@ Jthompson – We are not conducting this poll in any way to suggest how employers should cope with the current economy. This is simply a pulse to see how workers are feeling about their jobs.
    The premise is, if it came down to the point where you faced either a layoff or a pay cut, are you at the point where you’d take a pay cut, or would you rather leave and find another job?

  4. Scott

    The management team here is already on its second round of self-imposed paycuts while maintaining current pay levels for non-management staff. Sure wish union employees would figure it out and take some self imnposed pay cuts.

  5. Glenda Corona

    I wish My Boss would of asked if I would of taken a cut in pay. I have been out of work for 4 mo. now and it is so had to get a job. My Husband is going to be taking a cut it pay but he will still have a job.

  6. Dawn

    I was laid off 5 weeks ago. Had I been given the option of a shorter work week or a pay cut, I would have taken it. It beats looking for work all over again, especially with many companies not hiring at all.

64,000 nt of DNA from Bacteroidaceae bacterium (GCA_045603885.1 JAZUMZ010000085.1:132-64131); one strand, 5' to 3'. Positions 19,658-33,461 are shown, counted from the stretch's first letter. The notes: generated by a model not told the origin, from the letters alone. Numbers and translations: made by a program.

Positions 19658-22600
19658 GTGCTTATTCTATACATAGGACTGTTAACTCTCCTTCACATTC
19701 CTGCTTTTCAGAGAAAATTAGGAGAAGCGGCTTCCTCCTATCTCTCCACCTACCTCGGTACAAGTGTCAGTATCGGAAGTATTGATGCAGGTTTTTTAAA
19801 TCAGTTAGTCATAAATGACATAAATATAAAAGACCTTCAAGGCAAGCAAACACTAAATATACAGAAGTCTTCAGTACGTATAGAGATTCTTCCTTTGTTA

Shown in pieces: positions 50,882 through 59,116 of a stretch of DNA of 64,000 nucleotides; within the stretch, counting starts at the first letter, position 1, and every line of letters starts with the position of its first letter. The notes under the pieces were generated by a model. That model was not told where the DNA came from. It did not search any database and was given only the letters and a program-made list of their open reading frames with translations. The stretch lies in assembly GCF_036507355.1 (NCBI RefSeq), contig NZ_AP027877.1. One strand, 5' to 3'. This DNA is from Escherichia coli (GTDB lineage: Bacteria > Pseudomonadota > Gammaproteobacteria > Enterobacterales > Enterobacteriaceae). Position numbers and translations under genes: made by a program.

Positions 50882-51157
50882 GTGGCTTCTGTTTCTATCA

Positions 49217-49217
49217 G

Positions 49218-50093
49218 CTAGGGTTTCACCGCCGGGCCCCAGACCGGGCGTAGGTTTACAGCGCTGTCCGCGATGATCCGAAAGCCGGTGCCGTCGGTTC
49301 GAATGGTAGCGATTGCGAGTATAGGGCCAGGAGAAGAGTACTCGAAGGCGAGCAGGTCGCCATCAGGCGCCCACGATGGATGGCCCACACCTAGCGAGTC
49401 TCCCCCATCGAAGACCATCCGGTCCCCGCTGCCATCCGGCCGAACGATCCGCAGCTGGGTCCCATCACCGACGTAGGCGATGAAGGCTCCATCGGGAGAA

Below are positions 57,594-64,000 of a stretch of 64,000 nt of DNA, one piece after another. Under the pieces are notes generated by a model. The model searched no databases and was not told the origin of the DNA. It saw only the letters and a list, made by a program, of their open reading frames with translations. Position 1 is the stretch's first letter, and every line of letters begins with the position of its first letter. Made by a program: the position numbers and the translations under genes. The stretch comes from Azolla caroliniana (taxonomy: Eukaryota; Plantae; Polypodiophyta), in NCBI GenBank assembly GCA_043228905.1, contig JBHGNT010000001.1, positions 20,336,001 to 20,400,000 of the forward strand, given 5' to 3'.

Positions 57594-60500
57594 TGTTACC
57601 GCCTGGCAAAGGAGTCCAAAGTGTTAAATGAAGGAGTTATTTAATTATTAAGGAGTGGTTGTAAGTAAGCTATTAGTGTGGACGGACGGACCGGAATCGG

7. Maria

    If I had to choose between no job and lower pay I would take lower pay, but …
    I feel that the US economy is owed some amends and payback out of the amazing bonuses and pay – in the many millions of dollars – that was taken by those top managers in banks and Real Estate investment houses that are now being bailed out. They brought about such broad devastation through poor financial management and/or financial crimes. They should not profit.

  8. Camile

    It doesn’t really matter. The last 10 years I’ve been layed-off 4 times! I am sick and tired of always having to look for employment over and over and over again. Now, I face lay-off again!! I am getting to old and people do not want to hire me. I have gone downhill in pay each time I HAVE to look for work.